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[Xmca-l] Re: In defense of Vygotsky [[The fallacy of word-meaning]



Andy:

Now I feel we are nearly together, here. There is no 'final' form even of simple arithmetic, because it is (as social practices are) continually evolving.

Just one more step then: our conversation with the 7 year old child about the truth of 7plus 4 equals 10 is a part of this social practice, and contributes to it....? The event involved in this Perezhivanie here involves a situation that is created by the joint activity of the child with us?

Peg: Germ cell for the social practice of mathematics... I wonder if there is a problem with Davydov's approach, in that it requires a specification of the final form of the mathematics to be learnt (a closed curriculum). But let me try: One candidate might be the 'reasoned justification for a mathematical use/application to our project' ... Implies meaningful verbal thought/interaction, and collective mathematical activity with others. Not sure how this works to define your curriculum content etc.

Julian


On 23 Oct 2014, at 16:28, "Peg Griffin" <Peg.Griffin@att.net> wrote:

> And thus the importance of finding a good germ cell for mathematics pedagogy
> -- because a germ cell can "grow with" and "grow" the current "social
> practice of mathematics." Whether someone agrees with the choice of germ
> cell made by Davidov (or anyone else), a germ cell needs to be identified,
> justified and relied on to generate curriculum content and practice, right?
> PG   
> 
> -----Original Message-----
> From: xmca-l-bounces@mailman.ucsd.edu
> [mailto:xmca-l-bounces@mailman.ucsd.edu] On Behalf Of Andy Blunden
> Sent: Thursday, October 23, 2014 10:35 AM
> To: eXtended Mind, Culture, Activity
> Subject: [Xmca-l] Re: In defense of Vygotsky [[The fallacy of word-meaning]
> 
> Julian,
> The claim that the ideal exists in the social environment from the beginning
> is quite consistent, indeed relies upon, the claim that the ideal is being
> continuously subject to transformation, that is, that mathematicians are
> active developing the content of mathematics in the context of the problems
> and resources the community is generating. Were this not the case, it would
> be very difficult (though not impossible) for kids to acquire a mathematical
> disposition.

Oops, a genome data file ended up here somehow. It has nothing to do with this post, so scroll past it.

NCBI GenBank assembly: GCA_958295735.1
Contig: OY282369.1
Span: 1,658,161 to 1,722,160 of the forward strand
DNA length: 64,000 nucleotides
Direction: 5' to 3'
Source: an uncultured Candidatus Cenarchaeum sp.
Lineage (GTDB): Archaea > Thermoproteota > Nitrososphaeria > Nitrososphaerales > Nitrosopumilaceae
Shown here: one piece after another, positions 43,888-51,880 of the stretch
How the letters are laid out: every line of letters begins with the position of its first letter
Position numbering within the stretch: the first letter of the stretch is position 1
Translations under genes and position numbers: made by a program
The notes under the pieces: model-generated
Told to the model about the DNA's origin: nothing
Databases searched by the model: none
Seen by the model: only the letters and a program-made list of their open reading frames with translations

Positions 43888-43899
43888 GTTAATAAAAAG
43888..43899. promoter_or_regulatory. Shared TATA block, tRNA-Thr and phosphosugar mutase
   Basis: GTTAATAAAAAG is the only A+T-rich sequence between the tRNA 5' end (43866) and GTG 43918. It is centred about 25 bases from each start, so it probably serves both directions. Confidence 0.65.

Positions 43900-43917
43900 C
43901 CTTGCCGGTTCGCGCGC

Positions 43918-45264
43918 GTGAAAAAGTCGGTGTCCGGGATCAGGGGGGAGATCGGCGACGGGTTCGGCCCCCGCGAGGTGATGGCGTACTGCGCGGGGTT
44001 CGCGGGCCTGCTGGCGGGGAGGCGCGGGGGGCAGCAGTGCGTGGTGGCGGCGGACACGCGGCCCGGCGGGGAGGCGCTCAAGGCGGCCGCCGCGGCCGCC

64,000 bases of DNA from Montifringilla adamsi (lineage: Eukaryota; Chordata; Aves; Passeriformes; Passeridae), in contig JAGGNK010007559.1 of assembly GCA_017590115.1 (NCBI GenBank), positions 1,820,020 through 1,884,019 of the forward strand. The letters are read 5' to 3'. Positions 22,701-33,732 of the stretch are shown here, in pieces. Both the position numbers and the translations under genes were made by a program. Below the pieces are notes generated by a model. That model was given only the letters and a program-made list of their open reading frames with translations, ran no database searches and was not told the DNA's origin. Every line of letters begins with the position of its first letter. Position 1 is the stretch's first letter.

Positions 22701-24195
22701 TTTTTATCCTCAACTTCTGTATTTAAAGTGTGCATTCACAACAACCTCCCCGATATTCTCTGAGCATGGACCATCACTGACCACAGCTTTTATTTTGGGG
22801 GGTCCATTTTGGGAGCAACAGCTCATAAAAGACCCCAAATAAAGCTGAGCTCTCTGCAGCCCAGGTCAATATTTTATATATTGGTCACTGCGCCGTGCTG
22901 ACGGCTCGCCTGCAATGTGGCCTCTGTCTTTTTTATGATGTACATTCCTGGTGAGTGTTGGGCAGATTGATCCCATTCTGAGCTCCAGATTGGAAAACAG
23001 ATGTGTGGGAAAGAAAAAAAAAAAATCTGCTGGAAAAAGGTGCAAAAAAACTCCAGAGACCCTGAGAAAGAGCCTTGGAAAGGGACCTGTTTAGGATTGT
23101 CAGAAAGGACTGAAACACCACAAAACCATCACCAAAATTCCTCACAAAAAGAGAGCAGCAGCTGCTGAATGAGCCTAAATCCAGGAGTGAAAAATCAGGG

> 
> I think the basic ontogenetic principle fully applies to mathematics. 
> But the ideal is certainly not the absolute truths of arithmetic taught in
> South African elementary schools. The ideal is the *social practice of
> mathematics*. That is, of course, by its very nature, continually evolving
> and transforming. The ideal is a pair of shifting goal posts.
> 
> Andy
> ------------------------------------------------------------------------
> *Andy Blunden*
> http://home.pacific.net.au/~andy/
> 
> 
> Julian Williams wrote:
>> Andy/Carol
>> 
>> I would like to expand a bit on Andy's point -
>> 
>> First, I have often had very interesting discussions with children who
> work out that 7+4 = 10 ... this is usually accomplished by a 'counting on'
> method, which begins with the 7 ("1") and goes 7 ("1"),8 ("2") ,9 ("3") ,10
> "4- there we are, 10!" ...
>> 
>> 7 --   8 --- 9 -- 10
>> 1 ...  2 ... 3 ... 4
>> 
>> Similarly 10 - 4 = 7 etc.
>> 
>> (It doesn't really matter whether the teacher accepts the answer or 
>> not - the kids keep getting the answer 10... and we have data to prove 
>> it; until one day they are told they are hopeless and its time for 
>> them to leave and go down the mines/factory. See Billy Connolly's 
>> youtube hit  on 'algebra'..)
>> 
>> Second: Im pleased to say that the best arithmetic I am seeing in schools
> now bears almost no relation to that I experienced 50 odd years ago as a
> learner, and that I taught as a teacher  30 years ago... although there
> seems still to be a lot that hasn't changed as much as Id like. Im thinking
> of a lesson wherein different groups of children modelled their 'proofs'
> that 3x28 = 84 using various methods, tools, etc.
>> 
>> So Im afraid the story that arithmetic already exists in some ideal 
>> form in the social - cultural plane (eg in adult practices?), and so 
>> can/has to be somehow made present for the youngster in their earlier 
>> stages of development (if that's what Vygotsky really meant) is far 
>> too simple for me, and at its worst leads to terrible schooling 
>> practices, where there is no room for a child's intelligent argument 
>> that 7 + 4 really equals 10
>> 
>> :-)
>> 
>> Julian
>> 
>> Andy: my sleight of hand here is that I translate your formulation of what
> leontiev says "there is one true object/ive and the kids should come to know
> it" into Vygotsky's " ideal form of arithmetic" where child development must